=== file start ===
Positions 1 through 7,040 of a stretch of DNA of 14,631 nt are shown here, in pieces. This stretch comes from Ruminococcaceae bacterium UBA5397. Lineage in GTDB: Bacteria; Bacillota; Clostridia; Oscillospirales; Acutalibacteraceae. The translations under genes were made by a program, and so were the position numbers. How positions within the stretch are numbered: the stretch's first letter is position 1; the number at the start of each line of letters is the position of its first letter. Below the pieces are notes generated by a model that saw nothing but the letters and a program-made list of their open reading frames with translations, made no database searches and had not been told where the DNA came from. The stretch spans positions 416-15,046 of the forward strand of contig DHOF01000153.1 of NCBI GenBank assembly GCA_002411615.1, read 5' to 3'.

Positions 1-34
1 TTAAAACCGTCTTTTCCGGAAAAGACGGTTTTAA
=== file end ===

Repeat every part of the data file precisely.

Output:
Positions 1 through 7,040 of a stretch of DNA of 14,631 nt are shown here, in pieces. This stretch comes from Ruminococcaceae bacterium UBA5397. Lineage in GTDB: Bacteria; Bacillota; Clostridia; Oscillospirales; Acutalibacteraceae. The translations under genes were made by a program, and so were the position numbers. How positions within the stretch are numbered: the stretch's first letter is position 1; the number at the start of each line of letters is the position of its first letter. Below the pieces are notes generated by a model that saw nothing but the letters and a program-made list of their open reading frames with translations, made no database searches and had not been told where the DNA came from. The stretch spans positions 416-15,046 of the forward strand of contig DHOF01000153.1 of NCBI GenBank assembly GCA_002411615.1, read 5' to 3'.

Positions 1-34
1 TTAAAACCGTCTTTTCCGGAAAAGACGGTTTTAA